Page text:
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Salt Lake County switches to cleaner Tier 3 gas, challenges others to follow suit

Easily available, the cleaner-burning fuel is key to clearing Utah’s air pollution, says Mayor Jenny Wilson.

(Leah Hogsten | The Salt Lake Tribune) Salt Lake County is requiring that county vehicles and heavy machinery like lawn mowers and trimmers in the fleet use cleaner burningTier 3 fuel to reduce air pollution and improve air quality in the county, Oct. 10, 2021.

Midvale • From now on, every vehicle in Salt Lake County’s fleet will run on cleaner burning Tier 3 gasoline — and Mayor Jenny Wilson wants others to join the effort.

“I’d like to challenge businesses and policymakers to do the same thing and commit to purchasing only Tier 3 fuel,” she said Wednesday. “Pollution knows no boundaries… So this needs to be a collaborative, collective effort.”

Tier 3 fuel has less sulfur so it burns cleaner and some say it’s vital to meeting Utah’s need to cut health-threatening air pollution from motorists traversing the Wasatch Front.

In cars made after 2017, it slashes emissions by 80%, while in older cars the benefit is about 13%.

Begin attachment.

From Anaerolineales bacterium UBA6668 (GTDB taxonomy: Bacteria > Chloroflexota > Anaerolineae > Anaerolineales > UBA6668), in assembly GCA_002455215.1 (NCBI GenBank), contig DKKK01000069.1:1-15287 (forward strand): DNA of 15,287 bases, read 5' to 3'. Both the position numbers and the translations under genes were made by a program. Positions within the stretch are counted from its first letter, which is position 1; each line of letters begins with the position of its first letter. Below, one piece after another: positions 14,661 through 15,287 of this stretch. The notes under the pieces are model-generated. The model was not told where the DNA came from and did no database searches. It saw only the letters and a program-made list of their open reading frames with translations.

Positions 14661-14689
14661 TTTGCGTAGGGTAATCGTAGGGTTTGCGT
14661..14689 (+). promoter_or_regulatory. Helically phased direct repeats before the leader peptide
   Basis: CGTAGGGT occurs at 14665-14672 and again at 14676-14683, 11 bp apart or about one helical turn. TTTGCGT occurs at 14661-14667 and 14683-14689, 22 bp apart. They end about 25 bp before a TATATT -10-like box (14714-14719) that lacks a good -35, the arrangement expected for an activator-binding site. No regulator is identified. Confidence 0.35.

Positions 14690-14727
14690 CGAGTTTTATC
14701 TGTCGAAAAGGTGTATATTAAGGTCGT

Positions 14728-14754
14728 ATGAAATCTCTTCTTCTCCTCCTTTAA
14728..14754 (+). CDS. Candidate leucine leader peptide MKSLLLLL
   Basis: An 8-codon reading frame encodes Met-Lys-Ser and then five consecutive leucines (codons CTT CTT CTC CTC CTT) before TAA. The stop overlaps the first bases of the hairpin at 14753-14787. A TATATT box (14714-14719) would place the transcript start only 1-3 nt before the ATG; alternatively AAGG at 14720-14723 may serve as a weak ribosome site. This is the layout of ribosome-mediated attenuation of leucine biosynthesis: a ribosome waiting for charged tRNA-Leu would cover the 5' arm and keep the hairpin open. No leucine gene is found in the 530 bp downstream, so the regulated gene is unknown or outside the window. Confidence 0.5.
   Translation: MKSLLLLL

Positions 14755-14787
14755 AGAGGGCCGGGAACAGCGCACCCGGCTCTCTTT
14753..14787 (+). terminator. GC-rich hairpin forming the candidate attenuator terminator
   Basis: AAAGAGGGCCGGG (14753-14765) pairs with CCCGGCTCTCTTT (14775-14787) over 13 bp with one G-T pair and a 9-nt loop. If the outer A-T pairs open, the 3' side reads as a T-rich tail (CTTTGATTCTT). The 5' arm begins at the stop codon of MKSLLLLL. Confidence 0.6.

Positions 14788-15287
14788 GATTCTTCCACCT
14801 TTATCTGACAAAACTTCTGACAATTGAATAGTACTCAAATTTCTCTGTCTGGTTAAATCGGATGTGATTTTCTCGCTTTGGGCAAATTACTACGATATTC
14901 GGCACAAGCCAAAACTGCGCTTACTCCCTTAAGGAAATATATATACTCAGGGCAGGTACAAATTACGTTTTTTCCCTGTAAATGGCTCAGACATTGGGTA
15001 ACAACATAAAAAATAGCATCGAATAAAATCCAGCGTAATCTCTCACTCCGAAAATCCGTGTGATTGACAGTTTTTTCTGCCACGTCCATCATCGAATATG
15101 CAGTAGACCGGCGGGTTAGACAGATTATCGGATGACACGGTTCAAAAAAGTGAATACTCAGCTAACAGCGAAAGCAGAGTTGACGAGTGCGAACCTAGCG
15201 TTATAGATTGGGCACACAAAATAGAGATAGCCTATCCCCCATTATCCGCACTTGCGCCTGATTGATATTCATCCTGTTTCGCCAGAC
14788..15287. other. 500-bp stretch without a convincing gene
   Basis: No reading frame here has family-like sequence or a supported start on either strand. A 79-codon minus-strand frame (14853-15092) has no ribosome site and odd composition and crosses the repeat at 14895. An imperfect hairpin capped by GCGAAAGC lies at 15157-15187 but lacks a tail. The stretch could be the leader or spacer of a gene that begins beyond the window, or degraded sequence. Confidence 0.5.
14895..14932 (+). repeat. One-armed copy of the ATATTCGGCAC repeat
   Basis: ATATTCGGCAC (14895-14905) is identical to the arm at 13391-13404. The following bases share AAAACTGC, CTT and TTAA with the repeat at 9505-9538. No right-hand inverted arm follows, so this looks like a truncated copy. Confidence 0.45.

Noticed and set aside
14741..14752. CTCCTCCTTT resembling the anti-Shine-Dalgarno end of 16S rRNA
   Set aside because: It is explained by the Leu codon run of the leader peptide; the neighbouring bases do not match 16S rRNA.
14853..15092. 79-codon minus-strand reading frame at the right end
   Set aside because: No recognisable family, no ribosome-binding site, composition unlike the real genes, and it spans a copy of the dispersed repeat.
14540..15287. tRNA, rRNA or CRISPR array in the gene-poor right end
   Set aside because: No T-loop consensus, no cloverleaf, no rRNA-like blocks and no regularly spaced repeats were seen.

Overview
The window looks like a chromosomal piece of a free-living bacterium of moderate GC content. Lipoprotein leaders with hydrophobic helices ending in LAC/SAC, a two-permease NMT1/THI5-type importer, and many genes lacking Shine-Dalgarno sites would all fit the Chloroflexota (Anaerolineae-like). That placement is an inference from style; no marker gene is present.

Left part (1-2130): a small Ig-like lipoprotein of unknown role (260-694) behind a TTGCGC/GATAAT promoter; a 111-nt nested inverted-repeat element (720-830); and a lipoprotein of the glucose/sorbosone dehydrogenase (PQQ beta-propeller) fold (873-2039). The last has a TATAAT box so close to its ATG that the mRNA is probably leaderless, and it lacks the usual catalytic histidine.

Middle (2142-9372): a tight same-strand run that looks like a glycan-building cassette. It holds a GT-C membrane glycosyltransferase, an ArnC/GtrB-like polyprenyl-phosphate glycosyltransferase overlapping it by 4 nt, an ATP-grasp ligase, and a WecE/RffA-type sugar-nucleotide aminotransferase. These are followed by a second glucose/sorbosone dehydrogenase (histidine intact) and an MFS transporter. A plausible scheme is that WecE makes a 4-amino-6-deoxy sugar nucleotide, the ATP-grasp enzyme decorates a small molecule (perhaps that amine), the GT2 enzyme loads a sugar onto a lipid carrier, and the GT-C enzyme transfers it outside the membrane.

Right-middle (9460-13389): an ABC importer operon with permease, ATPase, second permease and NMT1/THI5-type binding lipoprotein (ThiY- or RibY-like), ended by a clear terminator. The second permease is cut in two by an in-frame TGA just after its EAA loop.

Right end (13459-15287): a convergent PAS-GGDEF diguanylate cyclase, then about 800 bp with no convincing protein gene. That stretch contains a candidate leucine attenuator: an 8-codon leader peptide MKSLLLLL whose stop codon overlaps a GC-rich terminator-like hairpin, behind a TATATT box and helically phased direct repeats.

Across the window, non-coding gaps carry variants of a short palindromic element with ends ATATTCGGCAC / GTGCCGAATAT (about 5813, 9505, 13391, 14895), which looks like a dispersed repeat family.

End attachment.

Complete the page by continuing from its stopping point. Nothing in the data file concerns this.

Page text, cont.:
This gas isn’t hard to get. Anyone who fills up at Chevron, Exxon, Shell, Sinclair, Speedway or Texaco stations are using Tier 3 gas. A full list of stations is available at tier3gas.org.

(Leah Hogsten | The Salt Lake Tribune) Mayor Jenny Wilson announced Wednesday that Salt Lake County is requiring that county vehicles and other heavy machinery, like lawn mowers and trimmers in the fleet, use cleaner burningTier 3 fuel to reduce air pollution and improve air quality in the county, Oct. 10, 2021.

Wilson and Salt Lake County are the first government entity in Utah to pledge only to use this cleaner gasoline. It will power the county’s 750 vehicles. It’ll also be used in gas powered weed eaters and track hoes.

The mayor sees this as an interim step in her efforts to reduce pollution.

“This new standard will help us reduce our emissions and make the air as clean as we can while we work on converting our entire fleet to electric vehicles,” Wilson said.

Breathe Utah Executive Director Ashley Miller thanked the county for bringing attention to Tier 3 fuels.

“Fleets are such an important part of solving our air quality challenges,” she said. “I hope other entities with fleets evaluate the benefit of making the commitment to Tier 3 gasoline.”

Most of Utah’s refineries now produce Tier 3 fuel, after taking advantage of tax credits the Legislature approved in 2017.

Rep. Suzanne Harrison, D-Draper, is the co-chair of the air quality caucus and the creator or tier3gas.org. She called the county’s switch “a game changer.”

“I encourage everyone to take this step,” she said, “whether you’re a business, an individual or a government.”

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